“Hmm…is strong? Must be sweet, and strong, so later…woman is easy. [Makes internationally recognised hand gesture for putting your willy in a lady]. I take Baileys. And 20 Pall Mall Red.”
Which is probably the real reason behind 90% of Baileys sales, but I’ve never heard it put quite so bluntly.
“10 Richmond King Size Please”
“I’m afraid it’s all in 1p’s and 2p’s.”
He buys 8 Carlsberg, 10 Lambert and Butler and some sweets.
“That’s £10.23 please sir.”
He hands me a twenty. I run the counterfeit pen over it, because if I bank a fake it turns up again in my pay packet come Saturday. I key in “2000-ENTER”, the till opens, and I take out a fiver, four pound coins, a fifty pee, a twenty pee, a five pee and then…
“Here, I’ll give you 50 just to make it easier,” he says, handing me 50p.
Easier for WHO, you bastard?
“Hello love, I’ve just come for me wines.”
“You are wrong on two counts, madam. Firstly, I do not love you, indeed your very presence offends me. Secondly, you have not come for ‘wine’. You have come to purchase, as you do EVERY COCKING DAY, two large bottles of Lambrucini, a drink so cheap and nasty that even people who drink Lambrini look down on it. Give me the money and fuck off, you harridan bastard.”
Before we start, let me make it clear I hold no animus against Polish people. I am strongly pro-EU (well, anything that pisses off the Daily Mail and my ex-mother-in-law has to be good, right?), I have in my time been beaten, shunned and arrested for anti-racist rants and activities…I ain’t a Nazi. I welcome our Polish brothers and sisters, their charming kids, their inexpensive plumbers, and their delicious Sklep (which I believe to be some kind of stew, but I’m not altogether sure).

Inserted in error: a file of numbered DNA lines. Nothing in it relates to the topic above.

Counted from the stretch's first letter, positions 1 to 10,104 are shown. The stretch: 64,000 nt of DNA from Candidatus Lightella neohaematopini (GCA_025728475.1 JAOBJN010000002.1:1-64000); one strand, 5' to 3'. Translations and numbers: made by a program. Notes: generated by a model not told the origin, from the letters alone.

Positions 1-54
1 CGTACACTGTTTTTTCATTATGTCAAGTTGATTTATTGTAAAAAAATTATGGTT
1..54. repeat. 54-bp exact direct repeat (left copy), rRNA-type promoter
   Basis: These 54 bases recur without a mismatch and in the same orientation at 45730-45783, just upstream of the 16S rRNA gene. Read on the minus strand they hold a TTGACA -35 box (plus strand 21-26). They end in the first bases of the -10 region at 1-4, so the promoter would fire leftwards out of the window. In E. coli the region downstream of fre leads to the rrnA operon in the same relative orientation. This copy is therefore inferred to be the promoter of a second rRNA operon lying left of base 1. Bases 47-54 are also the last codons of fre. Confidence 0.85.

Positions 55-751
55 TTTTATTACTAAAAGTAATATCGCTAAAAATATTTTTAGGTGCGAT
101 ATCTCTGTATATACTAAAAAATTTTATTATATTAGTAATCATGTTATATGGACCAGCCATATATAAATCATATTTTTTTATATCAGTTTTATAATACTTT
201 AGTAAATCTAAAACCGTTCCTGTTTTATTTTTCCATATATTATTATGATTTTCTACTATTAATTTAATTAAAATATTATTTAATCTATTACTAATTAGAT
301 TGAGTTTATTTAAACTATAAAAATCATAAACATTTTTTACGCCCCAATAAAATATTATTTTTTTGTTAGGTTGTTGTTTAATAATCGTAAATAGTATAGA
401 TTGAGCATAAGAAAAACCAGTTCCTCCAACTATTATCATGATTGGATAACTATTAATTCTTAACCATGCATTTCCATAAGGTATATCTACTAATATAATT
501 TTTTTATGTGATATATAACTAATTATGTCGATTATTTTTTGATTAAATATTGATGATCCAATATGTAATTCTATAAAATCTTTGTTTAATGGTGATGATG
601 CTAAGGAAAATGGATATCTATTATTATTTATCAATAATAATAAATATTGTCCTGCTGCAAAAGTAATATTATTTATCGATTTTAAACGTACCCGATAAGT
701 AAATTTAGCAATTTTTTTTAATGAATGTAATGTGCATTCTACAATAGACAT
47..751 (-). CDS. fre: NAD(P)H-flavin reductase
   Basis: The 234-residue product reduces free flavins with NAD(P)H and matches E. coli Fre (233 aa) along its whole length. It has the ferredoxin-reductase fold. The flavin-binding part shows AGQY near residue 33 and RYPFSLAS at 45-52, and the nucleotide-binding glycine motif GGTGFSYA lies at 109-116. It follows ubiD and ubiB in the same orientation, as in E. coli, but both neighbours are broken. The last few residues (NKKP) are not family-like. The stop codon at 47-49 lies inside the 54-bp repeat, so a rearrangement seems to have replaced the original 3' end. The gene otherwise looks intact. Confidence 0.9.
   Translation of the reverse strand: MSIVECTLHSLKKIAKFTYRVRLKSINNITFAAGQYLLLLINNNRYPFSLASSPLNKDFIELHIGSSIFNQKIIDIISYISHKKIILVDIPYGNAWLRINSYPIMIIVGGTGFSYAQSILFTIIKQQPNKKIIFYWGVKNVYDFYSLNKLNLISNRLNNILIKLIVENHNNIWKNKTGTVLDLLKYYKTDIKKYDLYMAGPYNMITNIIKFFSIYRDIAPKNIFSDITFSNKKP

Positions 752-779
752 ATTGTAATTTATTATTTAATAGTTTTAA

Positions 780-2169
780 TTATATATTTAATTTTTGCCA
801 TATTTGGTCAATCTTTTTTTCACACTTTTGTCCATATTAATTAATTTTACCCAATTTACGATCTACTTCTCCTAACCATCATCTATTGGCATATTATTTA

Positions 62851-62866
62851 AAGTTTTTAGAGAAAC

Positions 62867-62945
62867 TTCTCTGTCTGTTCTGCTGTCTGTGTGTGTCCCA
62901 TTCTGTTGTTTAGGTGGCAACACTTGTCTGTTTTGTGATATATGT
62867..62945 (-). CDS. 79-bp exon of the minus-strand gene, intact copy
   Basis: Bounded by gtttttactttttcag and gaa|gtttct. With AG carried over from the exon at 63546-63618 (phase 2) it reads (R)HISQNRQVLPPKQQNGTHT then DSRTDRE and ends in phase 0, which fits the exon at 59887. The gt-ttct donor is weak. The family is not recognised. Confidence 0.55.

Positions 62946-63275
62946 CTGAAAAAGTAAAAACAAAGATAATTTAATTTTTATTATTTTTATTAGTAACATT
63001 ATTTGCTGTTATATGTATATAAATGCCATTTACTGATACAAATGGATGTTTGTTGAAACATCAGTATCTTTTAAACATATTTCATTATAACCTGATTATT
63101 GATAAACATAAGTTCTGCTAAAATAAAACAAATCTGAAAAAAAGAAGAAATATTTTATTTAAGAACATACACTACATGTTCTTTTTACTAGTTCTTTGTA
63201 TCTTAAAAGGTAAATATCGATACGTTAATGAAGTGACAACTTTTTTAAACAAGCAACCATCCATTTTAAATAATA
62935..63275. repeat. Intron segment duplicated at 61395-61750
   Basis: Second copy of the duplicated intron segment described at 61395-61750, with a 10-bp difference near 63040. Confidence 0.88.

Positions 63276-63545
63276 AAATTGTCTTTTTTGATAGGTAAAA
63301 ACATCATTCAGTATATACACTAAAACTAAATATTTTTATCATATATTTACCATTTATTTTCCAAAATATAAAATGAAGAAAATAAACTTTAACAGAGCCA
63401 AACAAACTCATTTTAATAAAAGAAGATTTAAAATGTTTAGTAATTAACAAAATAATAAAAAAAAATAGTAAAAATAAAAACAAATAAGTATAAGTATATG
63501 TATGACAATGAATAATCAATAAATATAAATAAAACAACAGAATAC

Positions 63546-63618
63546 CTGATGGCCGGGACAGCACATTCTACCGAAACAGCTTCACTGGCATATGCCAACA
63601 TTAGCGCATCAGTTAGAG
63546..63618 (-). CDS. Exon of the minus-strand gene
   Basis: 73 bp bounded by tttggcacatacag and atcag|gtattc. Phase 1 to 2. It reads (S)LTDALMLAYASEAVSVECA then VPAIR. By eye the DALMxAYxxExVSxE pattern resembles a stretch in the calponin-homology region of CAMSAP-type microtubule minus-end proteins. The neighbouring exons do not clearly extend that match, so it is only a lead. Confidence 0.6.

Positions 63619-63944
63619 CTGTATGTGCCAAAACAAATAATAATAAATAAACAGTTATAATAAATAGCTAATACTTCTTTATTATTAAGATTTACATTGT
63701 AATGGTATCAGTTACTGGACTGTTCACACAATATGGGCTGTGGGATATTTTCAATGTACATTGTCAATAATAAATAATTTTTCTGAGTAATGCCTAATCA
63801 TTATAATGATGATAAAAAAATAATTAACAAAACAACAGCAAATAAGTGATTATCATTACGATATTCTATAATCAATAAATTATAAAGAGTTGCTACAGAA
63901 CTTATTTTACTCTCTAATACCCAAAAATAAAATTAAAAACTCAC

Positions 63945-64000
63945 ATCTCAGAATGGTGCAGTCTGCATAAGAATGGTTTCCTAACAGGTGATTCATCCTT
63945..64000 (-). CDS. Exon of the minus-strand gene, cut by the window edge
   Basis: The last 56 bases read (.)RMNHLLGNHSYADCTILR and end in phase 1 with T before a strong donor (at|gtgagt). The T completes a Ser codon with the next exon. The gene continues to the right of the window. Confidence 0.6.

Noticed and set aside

But this bloke…here it is. Word for word.
LONG-SUFFERING OFF-LICENCE DRONE: Can I help you sir?
RESENTFUL POLISH DUDE: Why is no Tyskie in fridge?
L-S-O-L-D: Uh…dunno. We just put what they tell us to in there. People at head office decide, probably after lengthy negotiations with their equally revolting counterparts from the beer companies, you know, the sort of high-powered, small-dicked twats who afterwards go for expense-account dinner at Frankie and Fucking Benny’s and behave like they know what good food is, then one of them offers to show the other lot “the sights” of Runcorn or Ashby-de-la-Zouch or Radlett or whichever pointless, futile little shithole their HQ is in, which turns out to be a branch of Revolution and The Most Depressing Lapdancing Club In The World. And then they send us a diagram showing exactly where the Stella goes. And Tyskie wasn’t on it, so it doesn’t get in the fridge.
RPD: IS BECAUSE YOU DON’T LIKE POLISH, RIGHT? HAH!
L-S-O-L-D: Uh….we have Okocim in the fridge.
RPD: I UNDERSTAND. [Pause and stare at me like he’s going to hit me]. 20 Pall Mall Red KING SIZE!
L-S-O-L-D: Here you go. £4.10 please sir.
RPD: [Throws right money down] I tell my friends. RACIST.
L-S-O-L-D: Thank you, come again.
OK so it wasn’t exactly word-for-word. I did say the last bit in the Apu voice though. Maybe I am a racist. Would The Simpsons ever have got away with making Apu a comedy Indian if they’d been British?
“How much is a case of Carlsberg?” he asks. I count to ten in my head, then reply, “£10.99,” and gesture towards a stack of six cases of Carlsberg, on which hangs a sign bearing the gnomic and impenetrable riddle, “CARLSBERG – FULL CASE £10.99”. He tuts.
“It used to be £9.99.”
Yes, it did. It also USED to be 25p for a litre of petrol. It USED to be £25,000 for a 3-bedroom semi with front and rear gardens. I USED to be able to do it seven times a night. You USED to have a wife, until she got sick of being married to a skinflint alcoholic and left, leaving you with nobody to annoy except the poor bastards who work in the nearest off licence. BUT NOT ANY MORE. So unless you’re going to fire up your Tardis and fly us both back to the glory £9.99 a case days, it’s TEN NINETY FRIGGING NINE.
He buys a case anyway. But he’ll be back next week. And he’ll ask again, and I’ll tell him again, and he’ll tell me how much it used to be again, and it’ll be the same every week until one day I twat him round the head with the non-inflation proof lager and do a wee on his comatose form right there in the shop, the bastard.
To be continued…